Pola was initially the flagship of the second squadron, leading it in 1940 in the battles of Calabria and Cape Spartivento. Thereafter she was reassigned to the third squadron, along with her three sister ships. In the Battle of Cape Matapan in late March 1941, she was disabled by British airstrike and shortly thereafter was sunk in a night engagement with the British Mediterranean Fleet alongside Zara, Flume and two Regia Marina destroyers

Luigi Cadorna-class cruiser – Luigi Cadorna 1940

A sub-class of the Condottieri-class and ordered by the Regia Marina as a follow on to the Giussano-class, the two ships of the Luigi Cadorna-class had similar characteristics but were intended to have improved protection and stability. However, protection ended up being virtually the same, but stability and hull strength were improved. Otherwise, these ships showed no improvement in fighting power over the earlier Giussano-class. A late war refit would see the removal of the catapult and two aircraft originally carried for additional light anti-aircraft weapons.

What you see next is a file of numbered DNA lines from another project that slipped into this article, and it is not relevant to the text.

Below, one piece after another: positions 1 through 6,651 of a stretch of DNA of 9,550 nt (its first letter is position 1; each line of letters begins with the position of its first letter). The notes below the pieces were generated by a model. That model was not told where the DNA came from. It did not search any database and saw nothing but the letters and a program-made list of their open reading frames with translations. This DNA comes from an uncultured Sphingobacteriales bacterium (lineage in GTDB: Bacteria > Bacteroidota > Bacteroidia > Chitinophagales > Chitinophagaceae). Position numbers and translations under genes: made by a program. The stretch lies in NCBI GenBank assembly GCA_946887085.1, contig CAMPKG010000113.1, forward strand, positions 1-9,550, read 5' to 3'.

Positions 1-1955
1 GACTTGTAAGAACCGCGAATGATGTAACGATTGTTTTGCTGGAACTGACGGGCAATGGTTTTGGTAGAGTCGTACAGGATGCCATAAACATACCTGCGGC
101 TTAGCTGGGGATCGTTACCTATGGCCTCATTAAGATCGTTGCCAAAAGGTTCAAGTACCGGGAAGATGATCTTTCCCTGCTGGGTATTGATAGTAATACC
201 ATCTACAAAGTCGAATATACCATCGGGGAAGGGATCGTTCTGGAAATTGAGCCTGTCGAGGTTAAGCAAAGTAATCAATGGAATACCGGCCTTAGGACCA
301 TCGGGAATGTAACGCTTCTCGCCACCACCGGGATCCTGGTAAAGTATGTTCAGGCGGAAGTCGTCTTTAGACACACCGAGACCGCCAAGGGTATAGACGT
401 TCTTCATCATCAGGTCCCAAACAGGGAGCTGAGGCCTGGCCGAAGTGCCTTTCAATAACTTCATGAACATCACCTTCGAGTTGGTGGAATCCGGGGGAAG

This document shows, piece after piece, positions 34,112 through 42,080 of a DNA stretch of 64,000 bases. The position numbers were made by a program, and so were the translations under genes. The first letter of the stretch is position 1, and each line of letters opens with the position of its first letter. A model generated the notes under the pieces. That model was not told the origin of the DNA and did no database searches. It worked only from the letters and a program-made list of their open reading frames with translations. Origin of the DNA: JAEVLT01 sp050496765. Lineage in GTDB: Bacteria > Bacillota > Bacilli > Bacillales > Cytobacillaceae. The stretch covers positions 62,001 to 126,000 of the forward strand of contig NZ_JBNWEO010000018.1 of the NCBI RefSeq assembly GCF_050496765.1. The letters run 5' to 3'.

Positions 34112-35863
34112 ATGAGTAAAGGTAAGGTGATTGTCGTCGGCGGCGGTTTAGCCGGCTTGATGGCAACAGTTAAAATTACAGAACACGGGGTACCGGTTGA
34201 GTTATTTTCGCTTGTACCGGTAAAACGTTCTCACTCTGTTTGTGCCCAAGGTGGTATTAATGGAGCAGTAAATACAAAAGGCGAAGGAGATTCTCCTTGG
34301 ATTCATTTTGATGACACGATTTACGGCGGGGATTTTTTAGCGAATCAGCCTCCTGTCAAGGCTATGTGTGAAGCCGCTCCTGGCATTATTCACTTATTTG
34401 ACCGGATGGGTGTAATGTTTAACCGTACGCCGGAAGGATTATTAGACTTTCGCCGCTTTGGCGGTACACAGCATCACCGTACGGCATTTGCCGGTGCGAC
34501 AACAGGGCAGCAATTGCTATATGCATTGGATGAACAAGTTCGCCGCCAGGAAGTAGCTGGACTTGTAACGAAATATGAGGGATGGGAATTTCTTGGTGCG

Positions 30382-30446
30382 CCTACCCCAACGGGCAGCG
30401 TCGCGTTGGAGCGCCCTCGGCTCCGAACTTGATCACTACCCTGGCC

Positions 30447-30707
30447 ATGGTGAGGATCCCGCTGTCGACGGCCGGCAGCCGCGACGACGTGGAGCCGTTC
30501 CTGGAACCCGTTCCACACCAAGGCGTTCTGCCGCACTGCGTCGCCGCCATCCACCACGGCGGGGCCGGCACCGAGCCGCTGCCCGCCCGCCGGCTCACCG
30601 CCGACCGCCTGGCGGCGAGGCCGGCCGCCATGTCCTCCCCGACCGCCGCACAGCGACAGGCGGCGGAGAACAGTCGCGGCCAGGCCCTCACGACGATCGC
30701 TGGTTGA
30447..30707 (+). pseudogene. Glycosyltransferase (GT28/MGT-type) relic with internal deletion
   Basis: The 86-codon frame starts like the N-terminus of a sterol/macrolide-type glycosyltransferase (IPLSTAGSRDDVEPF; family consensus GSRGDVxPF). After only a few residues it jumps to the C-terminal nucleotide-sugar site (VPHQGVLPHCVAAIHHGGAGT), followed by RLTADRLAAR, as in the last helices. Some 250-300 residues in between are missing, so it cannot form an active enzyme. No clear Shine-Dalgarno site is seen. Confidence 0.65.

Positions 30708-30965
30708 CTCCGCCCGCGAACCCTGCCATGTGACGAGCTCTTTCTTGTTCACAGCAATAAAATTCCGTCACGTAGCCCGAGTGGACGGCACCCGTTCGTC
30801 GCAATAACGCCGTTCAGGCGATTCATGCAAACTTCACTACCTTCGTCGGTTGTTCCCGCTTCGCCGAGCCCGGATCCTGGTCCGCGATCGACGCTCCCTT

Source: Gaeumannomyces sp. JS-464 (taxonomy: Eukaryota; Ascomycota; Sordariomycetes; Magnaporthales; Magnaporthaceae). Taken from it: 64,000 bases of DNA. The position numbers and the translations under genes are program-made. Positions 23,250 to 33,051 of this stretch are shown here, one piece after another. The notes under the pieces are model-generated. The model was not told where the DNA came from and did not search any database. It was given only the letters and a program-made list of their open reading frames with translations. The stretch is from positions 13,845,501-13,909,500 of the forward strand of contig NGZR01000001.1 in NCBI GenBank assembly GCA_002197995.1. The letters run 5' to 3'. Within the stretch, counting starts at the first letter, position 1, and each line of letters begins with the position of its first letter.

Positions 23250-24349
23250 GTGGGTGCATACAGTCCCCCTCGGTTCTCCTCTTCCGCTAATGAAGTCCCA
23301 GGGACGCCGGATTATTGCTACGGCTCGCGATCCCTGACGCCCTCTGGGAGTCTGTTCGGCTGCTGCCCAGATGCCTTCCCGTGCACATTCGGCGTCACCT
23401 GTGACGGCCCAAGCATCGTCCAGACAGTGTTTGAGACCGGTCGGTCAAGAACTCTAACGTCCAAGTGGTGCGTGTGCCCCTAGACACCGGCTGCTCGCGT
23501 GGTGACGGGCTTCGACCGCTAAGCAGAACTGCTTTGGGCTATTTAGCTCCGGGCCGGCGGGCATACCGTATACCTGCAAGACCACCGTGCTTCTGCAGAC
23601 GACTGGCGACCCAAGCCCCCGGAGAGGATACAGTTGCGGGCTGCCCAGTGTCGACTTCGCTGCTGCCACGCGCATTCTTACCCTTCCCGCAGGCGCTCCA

The lead ship of the class, Luigi Cadorna took part in the Battle of Calabria in July 1940, but was shortly thereafter placed into reserve owing to her relatively weak design. She re-entered service however when the need for the supply of the Axis armies present in North Africa became paramount. Over the next few months, she operated as a convoy escort, as a transport, sortied to intercept British convoys and performed minelaying operations outside Taranto. At the armistice, on 8th September 1943, she was still at Taranto but sailed to Malta the next day to surrender alongside the rest of the fleet. For the remainder of the war she operated as an Allied transport ship.

Regia Marina Fleet

In addition to the vessels above (with the exception of Vitorrio Veneto – available separately), the Regia Marina fleet box contains three Navigatori-class Destroyers and four Reggiane RE.2001 Falco II aircraft flights.

You can also get hold of the Regia Marina submarines and MTB sections box set, to further bolster your tactical options on the tabletop.

Dan Hewitson
Dan can often be found contemplating the mound of unpainted minis building up under his desk. He has a tendency to roll lots of ones. He also has a tendency to complain about rolling lots of ones.